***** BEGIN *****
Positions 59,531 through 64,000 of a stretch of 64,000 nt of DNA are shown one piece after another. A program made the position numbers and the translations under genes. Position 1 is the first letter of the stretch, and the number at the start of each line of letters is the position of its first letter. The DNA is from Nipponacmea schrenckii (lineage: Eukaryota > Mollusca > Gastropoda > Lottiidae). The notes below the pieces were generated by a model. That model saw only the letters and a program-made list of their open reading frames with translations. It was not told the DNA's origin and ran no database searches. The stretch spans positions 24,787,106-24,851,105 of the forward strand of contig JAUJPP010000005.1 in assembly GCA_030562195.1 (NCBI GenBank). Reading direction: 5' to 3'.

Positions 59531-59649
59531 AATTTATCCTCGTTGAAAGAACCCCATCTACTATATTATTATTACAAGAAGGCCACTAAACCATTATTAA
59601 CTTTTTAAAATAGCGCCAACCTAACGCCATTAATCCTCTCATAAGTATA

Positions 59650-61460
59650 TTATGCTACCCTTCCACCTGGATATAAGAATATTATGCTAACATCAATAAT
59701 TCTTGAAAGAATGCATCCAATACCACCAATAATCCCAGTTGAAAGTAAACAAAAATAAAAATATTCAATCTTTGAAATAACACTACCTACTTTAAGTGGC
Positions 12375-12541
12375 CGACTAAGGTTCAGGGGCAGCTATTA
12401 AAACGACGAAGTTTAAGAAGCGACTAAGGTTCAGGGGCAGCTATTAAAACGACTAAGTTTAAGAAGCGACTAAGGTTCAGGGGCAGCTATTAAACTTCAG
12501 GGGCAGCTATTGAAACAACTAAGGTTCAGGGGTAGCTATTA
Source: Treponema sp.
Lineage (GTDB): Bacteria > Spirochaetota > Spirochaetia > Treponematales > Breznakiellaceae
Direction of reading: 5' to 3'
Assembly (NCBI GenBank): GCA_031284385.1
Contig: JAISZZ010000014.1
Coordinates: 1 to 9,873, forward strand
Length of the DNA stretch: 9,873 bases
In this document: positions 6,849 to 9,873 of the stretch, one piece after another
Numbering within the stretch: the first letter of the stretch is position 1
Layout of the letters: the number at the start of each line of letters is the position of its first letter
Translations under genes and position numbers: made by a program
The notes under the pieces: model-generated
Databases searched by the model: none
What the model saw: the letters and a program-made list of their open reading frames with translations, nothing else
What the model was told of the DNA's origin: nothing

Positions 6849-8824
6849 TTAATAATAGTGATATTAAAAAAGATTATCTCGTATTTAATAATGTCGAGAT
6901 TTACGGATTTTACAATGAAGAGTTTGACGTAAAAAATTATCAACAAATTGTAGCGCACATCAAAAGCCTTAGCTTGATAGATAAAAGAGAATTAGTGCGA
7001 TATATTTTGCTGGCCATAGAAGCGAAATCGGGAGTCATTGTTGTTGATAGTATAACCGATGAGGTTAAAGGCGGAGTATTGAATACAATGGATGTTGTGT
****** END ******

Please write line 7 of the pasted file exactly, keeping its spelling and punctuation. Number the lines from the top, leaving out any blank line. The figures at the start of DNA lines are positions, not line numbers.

59701 TCTTGAAAGAATGCATCCAATACCACCAATAATCCCAGTTGAAAGTAAACAAAAATAAAAATATTCAATCTTTGAAATAACACTACCTACTTTAAGTGGC